One of the most obvious ways to profit from a member of the currency zone leaving was a spread bet on exactly that. And that bet was offered by a company called WorldSpreads. Unfortunately, WorldSpreads went bust. And apart from a load of hassle in getting my funds back, it's left me without exposure to what I think was a cracking little wager.
But I've got a few other irons in the fire...
Another trade I talked about was a punt on the return of volatility' that is, go long the VIX with a spread bet.
In March, the VIX had settled down to the mid-teens area and I suggested that it was only a matter of time before the fear gauge would break out again.
And it did. The April contract broke briefly to the mid-twenties over Easter. And if you had a limit order to sell (or you monitor your bets closely), you may have made a good profit.
But overall, this has been a difficult bet. I warned readers that we'dprobably see a loss before we booked a profit. And unless you booked your profit while the going was good, then losses are more likely to have come your way.
I'm going to go into this bet in a bit more detail soon, as there are complications. Specifically, the costs of roll-over. We'll see how we can try to limit these costs.
My favourite trade on thecrisis in Europe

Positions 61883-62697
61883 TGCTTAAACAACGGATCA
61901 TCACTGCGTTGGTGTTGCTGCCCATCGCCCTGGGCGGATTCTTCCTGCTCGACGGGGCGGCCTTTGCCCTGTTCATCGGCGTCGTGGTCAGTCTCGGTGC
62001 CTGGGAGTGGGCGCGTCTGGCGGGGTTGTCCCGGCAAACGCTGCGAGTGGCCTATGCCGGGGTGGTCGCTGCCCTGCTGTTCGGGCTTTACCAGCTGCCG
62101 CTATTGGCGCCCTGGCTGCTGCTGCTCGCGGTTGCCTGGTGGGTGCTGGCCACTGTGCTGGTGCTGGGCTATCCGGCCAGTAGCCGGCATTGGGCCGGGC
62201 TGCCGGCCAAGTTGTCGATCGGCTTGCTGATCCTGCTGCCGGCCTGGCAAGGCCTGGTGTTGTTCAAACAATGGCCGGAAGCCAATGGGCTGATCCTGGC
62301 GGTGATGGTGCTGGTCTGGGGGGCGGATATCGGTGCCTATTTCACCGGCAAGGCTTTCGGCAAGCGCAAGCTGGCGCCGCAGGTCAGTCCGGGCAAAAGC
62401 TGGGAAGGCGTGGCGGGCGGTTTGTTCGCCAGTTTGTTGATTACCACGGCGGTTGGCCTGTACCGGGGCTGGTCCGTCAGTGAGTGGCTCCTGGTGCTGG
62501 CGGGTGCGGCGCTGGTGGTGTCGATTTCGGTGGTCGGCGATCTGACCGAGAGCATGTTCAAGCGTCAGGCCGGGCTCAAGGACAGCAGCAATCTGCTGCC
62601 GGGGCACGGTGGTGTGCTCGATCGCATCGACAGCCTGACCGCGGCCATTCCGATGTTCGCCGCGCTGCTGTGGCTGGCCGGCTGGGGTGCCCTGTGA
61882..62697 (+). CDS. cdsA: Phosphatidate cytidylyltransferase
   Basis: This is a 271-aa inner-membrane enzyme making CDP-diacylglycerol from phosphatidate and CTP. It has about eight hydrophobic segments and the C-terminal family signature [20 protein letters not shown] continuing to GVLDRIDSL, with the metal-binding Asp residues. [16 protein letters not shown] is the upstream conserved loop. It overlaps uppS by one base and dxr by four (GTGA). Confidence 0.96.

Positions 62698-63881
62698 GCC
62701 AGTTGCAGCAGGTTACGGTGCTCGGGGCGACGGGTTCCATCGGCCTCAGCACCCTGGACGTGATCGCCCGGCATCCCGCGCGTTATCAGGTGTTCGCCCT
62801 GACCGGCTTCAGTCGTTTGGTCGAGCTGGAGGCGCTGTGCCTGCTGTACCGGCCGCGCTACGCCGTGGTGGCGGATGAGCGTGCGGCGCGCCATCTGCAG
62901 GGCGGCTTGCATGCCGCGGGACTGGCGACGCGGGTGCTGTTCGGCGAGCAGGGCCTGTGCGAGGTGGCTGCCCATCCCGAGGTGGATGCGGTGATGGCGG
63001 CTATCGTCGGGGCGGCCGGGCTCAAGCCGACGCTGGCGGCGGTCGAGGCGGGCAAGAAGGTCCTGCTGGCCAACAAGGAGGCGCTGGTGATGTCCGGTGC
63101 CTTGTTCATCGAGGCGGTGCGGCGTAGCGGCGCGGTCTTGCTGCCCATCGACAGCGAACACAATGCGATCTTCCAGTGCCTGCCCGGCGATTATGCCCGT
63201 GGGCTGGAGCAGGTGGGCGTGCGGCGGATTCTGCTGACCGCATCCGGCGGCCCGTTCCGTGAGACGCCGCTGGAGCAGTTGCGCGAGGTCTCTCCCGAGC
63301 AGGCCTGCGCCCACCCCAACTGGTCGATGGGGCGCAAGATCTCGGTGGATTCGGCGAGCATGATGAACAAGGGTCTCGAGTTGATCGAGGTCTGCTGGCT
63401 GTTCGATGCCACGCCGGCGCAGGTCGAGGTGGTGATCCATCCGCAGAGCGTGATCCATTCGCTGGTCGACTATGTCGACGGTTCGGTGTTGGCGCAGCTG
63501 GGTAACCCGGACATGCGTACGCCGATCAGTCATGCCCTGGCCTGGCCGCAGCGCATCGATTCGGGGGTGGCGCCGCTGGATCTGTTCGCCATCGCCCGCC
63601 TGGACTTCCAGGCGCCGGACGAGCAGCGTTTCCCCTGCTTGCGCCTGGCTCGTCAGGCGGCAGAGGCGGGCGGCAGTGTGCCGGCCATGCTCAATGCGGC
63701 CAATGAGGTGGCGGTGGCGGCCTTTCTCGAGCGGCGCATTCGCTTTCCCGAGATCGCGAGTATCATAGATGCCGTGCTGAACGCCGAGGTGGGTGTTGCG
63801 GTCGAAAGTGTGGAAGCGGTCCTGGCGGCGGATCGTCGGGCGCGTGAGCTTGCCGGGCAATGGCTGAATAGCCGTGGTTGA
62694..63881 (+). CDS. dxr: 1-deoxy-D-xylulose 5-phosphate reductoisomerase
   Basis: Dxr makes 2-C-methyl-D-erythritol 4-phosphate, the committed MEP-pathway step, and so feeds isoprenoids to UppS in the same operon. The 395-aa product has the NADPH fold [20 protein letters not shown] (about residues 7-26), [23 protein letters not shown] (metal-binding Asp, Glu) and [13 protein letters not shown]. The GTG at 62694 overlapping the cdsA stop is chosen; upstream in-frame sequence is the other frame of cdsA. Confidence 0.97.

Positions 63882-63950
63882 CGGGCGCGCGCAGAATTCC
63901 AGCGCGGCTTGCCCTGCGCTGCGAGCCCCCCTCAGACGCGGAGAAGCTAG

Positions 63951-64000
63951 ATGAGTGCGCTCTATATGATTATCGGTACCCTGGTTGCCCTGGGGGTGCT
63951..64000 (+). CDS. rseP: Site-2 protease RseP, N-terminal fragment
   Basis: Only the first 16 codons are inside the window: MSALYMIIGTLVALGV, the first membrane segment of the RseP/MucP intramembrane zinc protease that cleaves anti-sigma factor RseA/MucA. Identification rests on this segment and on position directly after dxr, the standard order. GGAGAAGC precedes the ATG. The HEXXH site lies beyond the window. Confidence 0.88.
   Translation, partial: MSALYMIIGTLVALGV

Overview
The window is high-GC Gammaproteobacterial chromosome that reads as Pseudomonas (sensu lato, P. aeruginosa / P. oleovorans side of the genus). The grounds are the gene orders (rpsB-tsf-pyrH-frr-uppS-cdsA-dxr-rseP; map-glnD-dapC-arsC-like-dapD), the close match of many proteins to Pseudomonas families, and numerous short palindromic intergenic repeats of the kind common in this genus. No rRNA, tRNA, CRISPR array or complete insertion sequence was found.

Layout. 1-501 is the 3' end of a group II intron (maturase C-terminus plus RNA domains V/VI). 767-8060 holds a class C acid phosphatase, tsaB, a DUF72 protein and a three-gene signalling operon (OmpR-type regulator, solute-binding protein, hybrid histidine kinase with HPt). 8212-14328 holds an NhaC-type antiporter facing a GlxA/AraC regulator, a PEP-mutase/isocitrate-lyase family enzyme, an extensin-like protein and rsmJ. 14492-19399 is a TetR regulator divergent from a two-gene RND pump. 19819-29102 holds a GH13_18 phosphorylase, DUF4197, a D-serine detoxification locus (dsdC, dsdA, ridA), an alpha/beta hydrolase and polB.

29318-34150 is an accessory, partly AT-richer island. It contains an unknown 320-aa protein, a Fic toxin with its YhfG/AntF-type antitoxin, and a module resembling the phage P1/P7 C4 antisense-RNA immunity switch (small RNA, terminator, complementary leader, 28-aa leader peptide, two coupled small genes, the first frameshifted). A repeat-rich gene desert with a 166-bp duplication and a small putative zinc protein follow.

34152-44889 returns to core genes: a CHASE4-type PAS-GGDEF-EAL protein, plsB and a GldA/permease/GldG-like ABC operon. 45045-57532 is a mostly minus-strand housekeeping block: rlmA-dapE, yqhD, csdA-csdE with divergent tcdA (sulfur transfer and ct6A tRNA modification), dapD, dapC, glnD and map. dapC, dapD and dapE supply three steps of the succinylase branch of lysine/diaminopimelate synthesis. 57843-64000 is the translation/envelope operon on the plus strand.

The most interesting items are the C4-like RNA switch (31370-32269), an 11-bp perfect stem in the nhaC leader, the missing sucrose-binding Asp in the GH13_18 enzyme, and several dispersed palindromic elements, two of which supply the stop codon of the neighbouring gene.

In the meantime, a simpler bet and one I'm still quite keen on is the short on the banking sector.
The banks have had a fairly decent run of it since the ECB started cooking the books towards the end of last year. But by my reckoning, it's all unravelling now. There could be serious trouble ahead for the banks as the markets continue to dump the bonds of the weaker euro nations.
If you don't like the idea of spread betting and generally putting your money down to profit from carnage in the markets, then there is another way...
Go to cash.
Now, I'm not for one moment suggesting that readers liquidate their portfolios there aresome good value investments out there. But I would suggest that a decent 25% cash allocation is a great idea.
The markets have remained remarkably resilient despite the headwinds emanating from Europe. The FTSE has kept to its now long-established trading range between 5,500 and 6,000. In fact, we're right in the middle, trading around 5,750.
As far as I can see, we're going to face a European banking crisis. The IMF has seen the future and hasstarted preparing for it. And I have too.
For my part I'm long the VIX, short the banks and still sitting on a sizeable slug of cash.
Of course I haven't forgotten about gold. But that's a longer-term trade. In the event of serious trouble, I think you can expect gold to take a hit along with most other things... except for the three trades I just mentioned, that is.
Any other ideas, if so, then why not discuss them below.
This article is taken from the free investment email The Right side. Sign up to The Right Side here.
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Bengt graduated from Reading University in 1994 and followed up with a master's degree in business economics.
He started stock market investing at the age of 13, and this eventually led to a job in the City of London in 1995. He started on a bond desk at Cantor Fitzgerald and ended up running a desk at stockbroker's Cazenove.
Bengt left the City in 2000 to start up his own import and beauty products business which he still runs today.
Bengt also writes our free email, The Right Side, an aid for free-thinkers on how to make money across financial markets.